Peeling vegetables isn't especially difficult, as a rule, but size and toughness can make some more complicated to peel than others. Winter squashes are often notorious on both counts, with their large sizes and extra-hard skins. So are turnips, to a lesser degree. Their skins are thick, rather than hard, but that plus their large size can make them awkward to deal with.
Two Kinds of Turnips Turn Up
The big purple ball you have sitting on the counter in front of you may or may not be a turnip at all, depending on its color. Real turnips are purple at the top but white on the lower part of the root, and their flesh is white when you cut into it. If your turnip is a pale yellow color at the bottom and on the inside, then it's actually a rutabaga.
They're very similar vegetables, and a rutabaga is just a hybrid of a turnip and a cabbage. Rutabagas are a bit sweeter, and they tend to have thicker skins, but the two vegetables taste much the same and you can use them interchangeably in your favorite recipes. More to the point, they're similarly clumsy to peel.
Peel Turnips Whole
If you're going to use the entire root at one time, you might opt to peel the turnip or rutabaga whole. You can use either a peeler or a knife, whichever you're more comfortable with.
If you have more than one peeler, choose the most substantial one you've got. Ideally you want a relatively wide peeling blade, so it doesn't take forever to peel the vegetable, and it should also make a thicker cut than the peeler you use for potatoes or carrots. You can "eyeball" this by looking at the width of the space between the two sides of the cutting blade – the wider the space, the deeper the cut.
If you prefer a knife, use something sharp and short enough to handle easily. Usually a paring knife is the obvious choice, but those often have a degree of flex that makes peeling turnips awkward. A rigid boning knife or utility knife can sometimes make the job easier.
In either case, start by cutting the top and bottom flat, so the turnip will sit still as you peel it. Work methodically from top to bottom, either vertically or in a spiral, and then flip the turnip from top to bottom once you reach the mid-point.
Cutting Turnips Before Peeling
These are typically big, dense vegetables that take a long time to cook, so most turnip recipes and rutabaga recipes call for them to be cut up before cooking. If you're cutting the turnip anyway, it makes sense to cut it first and then peel the resulting smaller pieces afterwards.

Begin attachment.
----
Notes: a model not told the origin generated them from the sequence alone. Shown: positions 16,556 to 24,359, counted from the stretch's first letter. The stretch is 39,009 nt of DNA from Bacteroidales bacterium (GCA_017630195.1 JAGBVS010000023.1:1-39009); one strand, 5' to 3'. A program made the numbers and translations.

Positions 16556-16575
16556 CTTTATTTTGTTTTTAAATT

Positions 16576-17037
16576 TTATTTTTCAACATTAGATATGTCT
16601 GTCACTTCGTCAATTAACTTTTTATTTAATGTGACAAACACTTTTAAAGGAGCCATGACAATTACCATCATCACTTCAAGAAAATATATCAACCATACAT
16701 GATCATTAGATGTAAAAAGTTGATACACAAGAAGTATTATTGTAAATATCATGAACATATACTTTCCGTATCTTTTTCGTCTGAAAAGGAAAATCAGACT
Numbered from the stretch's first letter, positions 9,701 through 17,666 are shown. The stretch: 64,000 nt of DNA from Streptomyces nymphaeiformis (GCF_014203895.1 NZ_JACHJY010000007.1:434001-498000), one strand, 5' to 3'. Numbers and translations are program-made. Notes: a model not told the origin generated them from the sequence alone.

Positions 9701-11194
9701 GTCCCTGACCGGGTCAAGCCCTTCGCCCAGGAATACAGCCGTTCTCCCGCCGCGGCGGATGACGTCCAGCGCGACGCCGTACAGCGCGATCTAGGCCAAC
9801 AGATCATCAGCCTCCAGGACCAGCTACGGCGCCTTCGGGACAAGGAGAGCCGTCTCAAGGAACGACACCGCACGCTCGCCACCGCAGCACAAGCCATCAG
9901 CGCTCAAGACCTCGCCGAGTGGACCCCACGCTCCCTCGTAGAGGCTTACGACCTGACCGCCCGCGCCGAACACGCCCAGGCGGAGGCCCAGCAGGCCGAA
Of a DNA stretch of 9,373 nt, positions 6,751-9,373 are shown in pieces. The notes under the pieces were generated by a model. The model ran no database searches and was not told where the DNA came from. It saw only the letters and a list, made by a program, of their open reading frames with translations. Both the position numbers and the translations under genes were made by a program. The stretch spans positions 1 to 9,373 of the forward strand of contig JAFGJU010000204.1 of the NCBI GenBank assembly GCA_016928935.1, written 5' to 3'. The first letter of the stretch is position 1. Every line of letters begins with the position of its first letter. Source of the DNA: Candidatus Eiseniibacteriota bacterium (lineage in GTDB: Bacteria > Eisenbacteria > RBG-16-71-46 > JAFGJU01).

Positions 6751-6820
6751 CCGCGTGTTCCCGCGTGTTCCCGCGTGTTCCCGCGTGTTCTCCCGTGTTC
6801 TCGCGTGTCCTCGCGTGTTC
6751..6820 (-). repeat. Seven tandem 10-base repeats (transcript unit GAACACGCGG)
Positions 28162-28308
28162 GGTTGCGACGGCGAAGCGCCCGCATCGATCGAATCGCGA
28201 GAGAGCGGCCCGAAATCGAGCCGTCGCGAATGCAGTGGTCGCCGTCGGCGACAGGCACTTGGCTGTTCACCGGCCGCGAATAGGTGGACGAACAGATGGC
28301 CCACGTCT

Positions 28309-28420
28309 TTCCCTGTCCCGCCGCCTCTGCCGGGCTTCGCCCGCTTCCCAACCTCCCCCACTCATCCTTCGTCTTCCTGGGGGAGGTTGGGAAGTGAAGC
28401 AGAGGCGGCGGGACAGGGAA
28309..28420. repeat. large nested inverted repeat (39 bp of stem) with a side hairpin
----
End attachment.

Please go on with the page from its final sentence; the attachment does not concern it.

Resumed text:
Start by cutting the turnip in half vertically, from top to bottom or bottom to top. Lay the halved vegetable on your cutting board and cut it crosswise into strips, the width of the finished pieces you want for your recipe. Pick up each half-moon piece of turnip in turn, and cut away the rind of skin from the curved side with your chosen knife or peeler. Once you're done, it's ready to cut into whatever sizes and shapes your recipe calls for.
Don't Peel It at All
One of the key differences between turnips and rutabagas is seasonal. Rutabagas tend to be a long-storage fall crop, and they're relatively large. Turnips are an early-season crop, and you'll start seeing baby turnips surprisingly early in the spring. Some may only be radish-sized, and can be used just like radishes in your salads.
There are two bonuses to buying those relatively small spring turnips. One is that they often come with the greens attached, giving you two vegetables for the price of one. Trim away the greens and prepare them like kale or chard, and serve them separately or at the same time. The second bonus is that young turnips have relatively thin and tender skins, and can be eaten with the peels still on.
If your baby turnips are small enough, you can even cook them with the greens still attached for an especially elegant presentation. Just trim away any fine, hair-like roots, and use your paring knife to shape the tip of the turnip neatly. Rinse them carefully to remove any soil trapped in the greens, then simmer until the roots are tender. Drain well, and serve them as a side dish.
Fred Decker is a trained chef, former restaurateur and prolific freelance writer, with a special interest in all things related to food and nutrition. His work has appeared online on major sites including Livestrong.com, WorkingMother.com and the websites of the Houston Chronicle and San Francisco Chronicle; and offline in Canada's Foodservice & Hospitality magazine and his local daily newspaper. He was educated at Memorial University of Newfoundland and the Northern Alberta Institute of Technology.